Janitors describe unfavorable work conditions
Fred Pfeiffer of the Service Employees International Union 200 United, which represents local building service workers, was among those who testified before the board.
Janitors, Pfeiffer said, are "often the invisible workers asked to do the impossible."
He described conditions non-union workers face each day, including overloaded tasks, working with chemicals without proper training, routine intimidation if workers air grievances and deliberately shortened shifts so company owners can avoid providing health insurance.
"There is also no job security in non-union settings," Pfeiffer said.
Pfeiffer noted the growing trend of state contracts once held by union workers going to companies using non-union employees.
"CSEA workers used to clean the buildings of state government," Pfeiffer said.
Contracts for cleaning the Corning Tower and agency buildings are held by a national organization, American Building Maintenance-Carpet Master, a company with poor labor relations, according to Pfeiffer. He said Greene County convicts clean the floors of Empire State Plaza.
The board, a project of the Capital District Labor-Religion Coalition in affiliation with the national group Jobs for Justice, is a public forum where workers can bring complaints against employers for violating their human and legal rights in the workplace.
Board members include Assemblyman Robert G. Prentiss, R,C-Colonie; Assemblyman John J. McEneny, D,L-Albany; Albany County Legislator Wanda Wilingham; Attorney David Soares; community activist Carmen Rau; and Labor-Religion Coalition Co-chairwoman Rev. Joyce Hartwell.
Kaseem Moultrie spent eight years as a non-union janitor in the Capital Region before getting a union job at the College of St. Rose. He testified about what it is like to raise a family on non-union wages.
"Janitors in the Capital District are being overworked and taken advantage of by greedy employers," Moultrie said. "Too many non-union workers are standing on line for government assistance programs despite working full time. I myself had to seek government assistance while working full time," since wages alone could not support a wife and children.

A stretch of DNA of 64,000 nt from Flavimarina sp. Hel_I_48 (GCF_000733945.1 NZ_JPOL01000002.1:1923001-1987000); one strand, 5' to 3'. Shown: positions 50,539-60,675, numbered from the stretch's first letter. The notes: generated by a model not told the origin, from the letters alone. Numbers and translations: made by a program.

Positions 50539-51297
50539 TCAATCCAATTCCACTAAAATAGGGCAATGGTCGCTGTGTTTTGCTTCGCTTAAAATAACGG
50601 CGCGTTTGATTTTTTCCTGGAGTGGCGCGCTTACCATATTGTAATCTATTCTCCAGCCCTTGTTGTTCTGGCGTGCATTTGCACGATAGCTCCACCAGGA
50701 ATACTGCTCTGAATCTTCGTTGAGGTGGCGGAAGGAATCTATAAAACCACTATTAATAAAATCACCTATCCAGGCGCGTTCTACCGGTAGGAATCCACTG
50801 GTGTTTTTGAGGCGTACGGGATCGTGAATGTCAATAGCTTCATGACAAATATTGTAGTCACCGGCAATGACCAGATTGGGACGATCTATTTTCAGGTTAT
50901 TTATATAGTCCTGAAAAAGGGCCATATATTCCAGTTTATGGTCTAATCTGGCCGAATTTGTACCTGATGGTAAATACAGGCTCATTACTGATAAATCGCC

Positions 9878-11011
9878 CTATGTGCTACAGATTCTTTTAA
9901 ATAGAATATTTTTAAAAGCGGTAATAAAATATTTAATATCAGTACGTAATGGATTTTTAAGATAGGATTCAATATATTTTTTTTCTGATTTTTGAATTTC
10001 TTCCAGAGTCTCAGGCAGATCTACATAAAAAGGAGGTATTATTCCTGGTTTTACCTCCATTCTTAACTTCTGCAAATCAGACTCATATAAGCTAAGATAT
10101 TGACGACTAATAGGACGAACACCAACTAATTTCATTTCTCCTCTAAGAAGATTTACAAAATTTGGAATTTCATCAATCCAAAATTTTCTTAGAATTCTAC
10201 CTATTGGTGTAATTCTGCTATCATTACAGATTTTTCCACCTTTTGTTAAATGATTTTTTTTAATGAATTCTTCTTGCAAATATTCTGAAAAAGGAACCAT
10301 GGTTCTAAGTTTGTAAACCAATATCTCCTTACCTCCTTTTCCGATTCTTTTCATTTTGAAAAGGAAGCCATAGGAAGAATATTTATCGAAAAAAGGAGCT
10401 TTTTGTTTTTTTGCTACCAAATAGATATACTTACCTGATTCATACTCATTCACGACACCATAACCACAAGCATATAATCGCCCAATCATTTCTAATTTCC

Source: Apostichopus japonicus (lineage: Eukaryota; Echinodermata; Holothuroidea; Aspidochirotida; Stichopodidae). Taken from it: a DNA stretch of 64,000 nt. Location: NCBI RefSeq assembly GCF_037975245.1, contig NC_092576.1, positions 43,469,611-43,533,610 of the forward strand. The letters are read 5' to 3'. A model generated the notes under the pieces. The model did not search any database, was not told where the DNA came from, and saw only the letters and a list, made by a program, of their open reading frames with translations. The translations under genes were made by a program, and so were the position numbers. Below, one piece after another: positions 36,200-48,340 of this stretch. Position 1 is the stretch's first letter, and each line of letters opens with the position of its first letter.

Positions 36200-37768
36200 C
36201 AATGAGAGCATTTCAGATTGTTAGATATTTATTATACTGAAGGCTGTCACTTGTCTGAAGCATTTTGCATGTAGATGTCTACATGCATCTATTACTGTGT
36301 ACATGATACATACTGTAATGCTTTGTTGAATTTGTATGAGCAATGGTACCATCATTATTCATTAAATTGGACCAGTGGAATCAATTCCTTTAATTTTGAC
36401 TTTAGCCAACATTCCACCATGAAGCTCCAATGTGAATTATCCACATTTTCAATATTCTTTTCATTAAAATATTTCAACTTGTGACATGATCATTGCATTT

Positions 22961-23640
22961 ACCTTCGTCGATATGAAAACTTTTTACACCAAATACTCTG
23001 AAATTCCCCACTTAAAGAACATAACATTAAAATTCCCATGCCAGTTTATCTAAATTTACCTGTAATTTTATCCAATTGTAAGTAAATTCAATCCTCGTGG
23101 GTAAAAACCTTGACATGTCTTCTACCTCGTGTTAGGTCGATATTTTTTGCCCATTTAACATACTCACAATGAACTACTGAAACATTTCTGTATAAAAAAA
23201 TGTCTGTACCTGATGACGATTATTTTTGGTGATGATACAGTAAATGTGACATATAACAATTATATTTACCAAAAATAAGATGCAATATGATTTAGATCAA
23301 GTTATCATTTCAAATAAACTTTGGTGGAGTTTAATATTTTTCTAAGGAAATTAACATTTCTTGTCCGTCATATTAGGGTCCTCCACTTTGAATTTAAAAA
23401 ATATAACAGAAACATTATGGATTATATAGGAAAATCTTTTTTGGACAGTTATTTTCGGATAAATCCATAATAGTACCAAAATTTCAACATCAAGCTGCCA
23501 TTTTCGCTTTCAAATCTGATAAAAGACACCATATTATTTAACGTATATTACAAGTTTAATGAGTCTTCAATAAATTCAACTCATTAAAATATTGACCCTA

Moultrie described feelings of conflict and indignity that he could not provide for his family while working full time.
Some of the most poignant testimony came from Jim McDermott, owner of Beacon Cleaning. He said his company is relatively small with 10 employees, yet the business has experienced significant growth in the past few years.
McDermott said the success of his company is due in no small part to paying its employees three to four dollars higher than the industry standard of eight dollars an hour, plus treating employees as integral assets instead of replacement parts. He cited Henry Ford's business philosophy that providing a living wage for employees guarantees a long, healthy business.
"Too many companies treat workers as expendable commodities," McDermott said, noting that industry employee turnover runs 300 percent per year because incompetent managers collude with landlords to make work conditions unfavorable.
"Air conditioning and circulation units are routinely shut off while janitorial staffs go to work," McDermott said. "Employees are seen as chattel, and therefore dispensable. I am fully cognizant that my company is built upon the labor of others."
McDermott said he thinks businesses like his are under pressure from national companies that are moving into the Capital District. Board members asked him what can be done to counter this growing trend.
"Scream holy hell," McDermott said. "Don't let it happen."